Writer: Terry Johnson adapted from the novel by Charles Webb and the screenplay by Calder Willingham and Buck Henry
Director: Lucy Bailey
Reviewer: Laura Jayne Bateman
Originally a novel by Charles Webb, published in 1963, The Graduate is perhaps best known as the 1967 film starring Anne Bancroft and Dustin Hoffman. Curve’s co-production with West Yorkshire Playhouse follows the trend of reimagining popular films for the stage, but this is a fresh and unexpectedly resonant production in its own right.
Based on Webb’s own life, the play follows twenty-year-old Benjamin Braddock, recently graduated from college and with his pick of scholarships to Harvard, Yale, and Columbia for further study. At his graduation party, he is propositioned by his parents’ friend, the glamorous, alcoholic Mrs Robinson, with whom he begins an affair. Benjamin’s loyalty to his parents and to his privileged upbringing is put to the test, and the play charts his growing disillusionment with the artificiality of wealthy California living.
Terry Johnson has created a neat and coherent adaptation, combining elements of Webb’s novel with the screenplay by Calder Willingham and Buck Henry. It is a gently comic, often touching piece, with flashes of pathos among moments of high drama. Although the first half is perhaps ten minutes too long – the final two scenes before the interval could be cut entirely – Lucy Bailey’s direction is sharp and detailed. There are some ingenious set pieces, such as Benjamin’s clumsy attempt to book a hotel room for an assignation, and an axe attack choreographed superbly by Renny Krupinski.
The 8-strong cast excels in a variety of roles. Rebecca Charles gives a charming comic performance as Mrs Braddock, never slipping into caricature, and Tom Hodgkins as Mr Braddock subtly conveys a father out-of-touch with a new generation; the moment he strikes his son across the face is as much out of desperation as anger, and all the more shocking for it. Emma Curtis, despite a monotonous vocal delivery, is a decent foil for her mother in what is a rather obliquely-written role, While Catherine McCormack is intensely affecting as Mrs Robinson herself, with superb command of the stage. Jack Monaghan, leading the cast as Benjamin, is outstanding. He charts Benjamin’s transformation from naïve, deferential student to world-weary man of convictions with immense skill, keeping the audience with him for every step of the narrative.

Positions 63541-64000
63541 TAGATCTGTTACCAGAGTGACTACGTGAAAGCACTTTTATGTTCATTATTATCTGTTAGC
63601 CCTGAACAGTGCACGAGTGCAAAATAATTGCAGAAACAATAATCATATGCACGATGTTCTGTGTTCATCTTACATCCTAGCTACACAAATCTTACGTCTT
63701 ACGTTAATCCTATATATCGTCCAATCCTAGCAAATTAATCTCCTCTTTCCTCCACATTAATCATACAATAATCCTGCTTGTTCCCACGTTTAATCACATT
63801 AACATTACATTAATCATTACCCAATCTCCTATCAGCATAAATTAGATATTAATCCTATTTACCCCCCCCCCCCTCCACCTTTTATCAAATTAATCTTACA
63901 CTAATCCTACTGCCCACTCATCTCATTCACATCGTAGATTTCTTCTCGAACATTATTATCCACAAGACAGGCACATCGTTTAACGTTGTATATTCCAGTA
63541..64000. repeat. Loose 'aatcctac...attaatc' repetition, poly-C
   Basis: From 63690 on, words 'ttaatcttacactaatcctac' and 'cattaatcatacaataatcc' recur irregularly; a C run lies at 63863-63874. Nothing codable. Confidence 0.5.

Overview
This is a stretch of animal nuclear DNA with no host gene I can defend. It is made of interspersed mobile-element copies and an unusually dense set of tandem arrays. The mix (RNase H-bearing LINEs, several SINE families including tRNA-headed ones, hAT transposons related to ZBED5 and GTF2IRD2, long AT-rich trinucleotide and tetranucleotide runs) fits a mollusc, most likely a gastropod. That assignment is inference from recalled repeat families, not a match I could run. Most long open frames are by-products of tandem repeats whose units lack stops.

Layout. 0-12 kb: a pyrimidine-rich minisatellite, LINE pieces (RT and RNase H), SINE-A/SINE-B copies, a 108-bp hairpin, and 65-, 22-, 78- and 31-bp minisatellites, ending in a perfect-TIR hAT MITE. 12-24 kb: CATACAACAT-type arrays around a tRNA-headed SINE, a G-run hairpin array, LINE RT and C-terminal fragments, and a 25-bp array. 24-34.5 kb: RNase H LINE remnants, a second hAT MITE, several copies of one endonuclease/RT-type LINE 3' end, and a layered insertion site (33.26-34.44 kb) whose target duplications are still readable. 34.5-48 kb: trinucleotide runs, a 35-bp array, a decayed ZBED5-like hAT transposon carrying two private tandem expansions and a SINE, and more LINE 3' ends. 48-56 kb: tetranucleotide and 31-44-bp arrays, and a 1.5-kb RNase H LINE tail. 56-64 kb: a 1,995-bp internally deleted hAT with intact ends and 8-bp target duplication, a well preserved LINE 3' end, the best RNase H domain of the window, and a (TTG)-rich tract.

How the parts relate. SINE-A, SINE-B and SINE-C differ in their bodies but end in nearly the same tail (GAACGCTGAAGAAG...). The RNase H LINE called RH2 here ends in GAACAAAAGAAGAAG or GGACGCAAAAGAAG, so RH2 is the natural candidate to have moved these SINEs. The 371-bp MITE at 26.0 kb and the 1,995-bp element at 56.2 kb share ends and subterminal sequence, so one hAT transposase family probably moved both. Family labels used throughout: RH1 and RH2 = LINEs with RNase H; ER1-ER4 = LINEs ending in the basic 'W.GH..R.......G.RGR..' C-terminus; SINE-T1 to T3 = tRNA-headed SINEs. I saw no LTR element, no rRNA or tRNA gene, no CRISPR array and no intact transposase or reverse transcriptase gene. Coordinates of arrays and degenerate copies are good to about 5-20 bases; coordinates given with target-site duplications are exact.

Mike Britton’s designs are sleek and efficient, contrasting the glamour of California living with the beige monotony of Benjamin’s bedroom. Lighting designer Chris Davey does excellent work at conjuring a variety of locations, from elevator to church wedding, and the combined work of sound designer Mic Pool and video designer Ian William Galloway viscerally communicates Benjamin’s sense of isolation from the world around him.
It is to this production’s credit that the 1960s setting only seems to enhance, rather than diminish, the timeliness of The Graduate. At a time when scores of young people are completing university, uncertain of whether their degrees will mean anything at all in the current market, Benjamin’s struggles seem intensely pertinent. With strong performances, sensitive direction, and inventive designs, Curve and West Yorkshire Playhouse have reinvented this well-loved story for a new audience.
Runs until 10 June 2017 | Image: Manuel Harlan